DAF launches to “ensure Deaf people have a stake in architecture”

Deaf Architecture Front visual

With fewer than 15 Deaf people training to become architects in the UK, the Deaf Architecture Front platform has launched to boost accessibility and representation in the industry.

The Deaf Architecture Front (DAF) is “an all-in-one platform” aimed at levelling the playing field for Deaf people in architecture through campaigns, research and improved resources.

It has been kickstarted by Chris Laing, an architectural designer with first-hand experience in navigating the obstacles faced by Deaf people entering and working in the industry.

“DAF will make the journey much easier”

“The DAF was founded in response to all of the barriers and obstacles I have faced in my journey as a Deaf person trying to build a career in architecture,” Laing told Dezeen.

“Throughout my architecture education, I was constantly working to source interpreters, notetakers and learning support, worrying that disability funding would run out, struggling to keep up with things like software training, working out how to translate specialist terminology into British Sign Language (BSL) – fighting for my right to learn on an equal footing with my peers.”

DAF exists to support members of the Deaf community in the architecture industry experiencing these same issues, while also maximising visibility and Deaf-friendly spaces.

“It is my hope that the DAF will make the journey much easier for those who come next,” Laing added.

Portrait of Deaf Architecture Front founder Chris Laing
Chris Laing has launched Deaf Architecture Front. Photo is by Ashton Jean-Pierre

According to Laing, there are fewer than 15 Deaf architecture students in the UK and even fewer qualified architects. Of the one per cent of qualified architects who identify as disabled, just 0.2 per cent are Deaf.

His motivation to launch the platform was prompted by the Black Lives Matter movement and the Future Architects Front group, which he said showed that “society was becoming more receptive to issues surrounding access and inclusion”.

“I realised that building a unifying platform for the Deaf community in spatial design was the first essential step in effecting change,” he said.

The ambitions of DAF are two-fold. While reducing barriers to Deaf people working in the field of architecture, it also hopes to ensure the experiences of people with hearing loss are properly considered in building design.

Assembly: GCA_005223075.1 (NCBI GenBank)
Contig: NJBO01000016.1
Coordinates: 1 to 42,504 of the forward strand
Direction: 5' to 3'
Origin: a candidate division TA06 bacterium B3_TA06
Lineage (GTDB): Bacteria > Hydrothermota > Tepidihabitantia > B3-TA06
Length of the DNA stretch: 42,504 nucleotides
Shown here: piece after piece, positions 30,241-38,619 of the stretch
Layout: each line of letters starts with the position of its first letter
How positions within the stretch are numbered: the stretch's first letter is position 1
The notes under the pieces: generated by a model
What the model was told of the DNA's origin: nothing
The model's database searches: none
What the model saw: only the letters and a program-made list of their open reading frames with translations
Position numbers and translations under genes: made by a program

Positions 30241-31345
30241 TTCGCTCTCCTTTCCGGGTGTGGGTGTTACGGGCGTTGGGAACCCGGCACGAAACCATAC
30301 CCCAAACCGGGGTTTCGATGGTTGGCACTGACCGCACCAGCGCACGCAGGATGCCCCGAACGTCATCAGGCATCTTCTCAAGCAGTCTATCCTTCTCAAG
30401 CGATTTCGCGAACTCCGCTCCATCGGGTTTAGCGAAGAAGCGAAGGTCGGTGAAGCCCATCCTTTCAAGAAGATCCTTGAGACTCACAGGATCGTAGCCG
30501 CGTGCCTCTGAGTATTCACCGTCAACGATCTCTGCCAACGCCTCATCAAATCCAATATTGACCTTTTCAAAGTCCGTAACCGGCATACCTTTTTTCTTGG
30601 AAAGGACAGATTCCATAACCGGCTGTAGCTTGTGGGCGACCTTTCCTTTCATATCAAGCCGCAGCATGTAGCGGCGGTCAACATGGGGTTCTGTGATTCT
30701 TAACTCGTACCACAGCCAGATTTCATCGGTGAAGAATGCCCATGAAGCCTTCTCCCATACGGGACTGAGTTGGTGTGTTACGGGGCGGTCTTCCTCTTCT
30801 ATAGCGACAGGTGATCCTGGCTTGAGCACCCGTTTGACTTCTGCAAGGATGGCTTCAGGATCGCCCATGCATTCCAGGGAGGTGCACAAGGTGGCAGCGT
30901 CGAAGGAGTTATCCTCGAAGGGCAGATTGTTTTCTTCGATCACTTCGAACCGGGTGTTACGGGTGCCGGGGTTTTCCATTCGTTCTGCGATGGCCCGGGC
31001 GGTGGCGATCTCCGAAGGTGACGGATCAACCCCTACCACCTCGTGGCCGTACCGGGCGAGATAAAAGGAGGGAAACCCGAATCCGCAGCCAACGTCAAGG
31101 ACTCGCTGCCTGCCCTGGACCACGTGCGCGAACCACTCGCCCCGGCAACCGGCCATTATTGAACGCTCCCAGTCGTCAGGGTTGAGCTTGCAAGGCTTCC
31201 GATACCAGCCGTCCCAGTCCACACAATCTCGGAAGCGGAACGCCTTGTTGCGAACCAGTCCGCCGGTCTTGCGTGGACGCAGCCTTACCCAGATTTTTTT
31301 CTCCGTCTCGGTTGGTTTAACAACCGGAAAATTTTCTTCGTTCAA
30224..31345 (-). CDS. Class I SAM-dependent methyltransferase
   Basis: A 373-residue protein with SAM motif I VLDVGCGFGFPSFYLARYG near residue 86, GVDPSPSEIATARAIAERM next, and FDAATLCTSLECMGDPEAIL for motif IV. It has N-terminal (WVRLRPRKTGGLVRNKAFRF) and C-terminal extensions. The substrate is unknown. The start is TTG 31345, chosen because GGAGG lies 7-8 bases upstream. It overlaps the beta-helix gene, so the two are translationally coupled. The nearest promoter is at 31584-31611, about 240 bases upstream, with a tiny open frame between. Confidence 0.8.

To achieve this, it is campaigning to expand British Sign Language resources within the sector, such as funding interpreters and improving work-experience opportunities, while ensuring architecture studios are adhering to DeafSpace – an approach to architecture based on the requirements of Deaf people.

Deaf Architecture Front (DAF) visual
It responds to the barriers faced by Deaf people in architecture

“Hearing architects rarely consider, because they do not understand, that the way in which Deaf people experience and navigate a building is very different to hearing people,” said Laing.

An example of this includes the presence of squared corners that limit visibility and, therefore, increase the likelihood of Deaf people colliding with others as they cannot rely on audio cues to know if there is someone nearby.

Public toilets can also be anxiety-inducing for people who are hard of hearing because if there is a fire alarm sounding, you cannot see people evacuating.

DAF could expand into other countries

“To fix this, it is essential to ensure Deaf people have a stake in architecture, and part of the way we achieve that is by ensuring they have a professional route into the sector,” Laing explained.

According to Laing, despite the low numbers of Deaf people entering and working in the architecture industry, “the UK is at the forefront in terms of access, compared to other countries”.

“At the moment there are no figures or clear statistics from other countries available for comparison, and there are no organisations similar to the DAF that promote Deaf architects or provide resources to enable better access for the Deaf community,” he said.

Sign for boundary developed by Signstrokes
Laing has developed a lexicon of architectural terms in sign language

It is his ambition that DAF may one day be able to expand into other countries. However, the platform’s immediate focus is on raising funds to achieve its initial three-year plan.

This strategy includes updating Signstrokes – a lexicon of BSL architectural terms that Laing developed with architectural assistant Adolfs Kristapsons – and teaching it to interpreters and translators.

DAF is also aiming to create a structure for training its own consultants while establishing “a DeafSpace Lab” to share resources and host workshops about the design approach.

Architecture is a notoriously inaccessible profession. Alongside the launch of DAF, the last few years have seen an increase in awareness of the gender pay gap and lack of racial diversity in the industry.

Following global protests after the murder of George Floyd in 2020, the architecture diversity platform Sound Advice told Dezeen that uncomfortable conversations are required in the industry to improve its racial diversity, and called for increased awareness to be translated into action.

Dezeen’s latest survey showed that the number of women in architecture leadership roles had doubled from ten to twenty per cent. However, the editor-in-chief of magazine The Developer Christine Murray said the industry still needs to work harder to attract women to senior positions.

The visuals are courtesy of Deaf Architecture Front.

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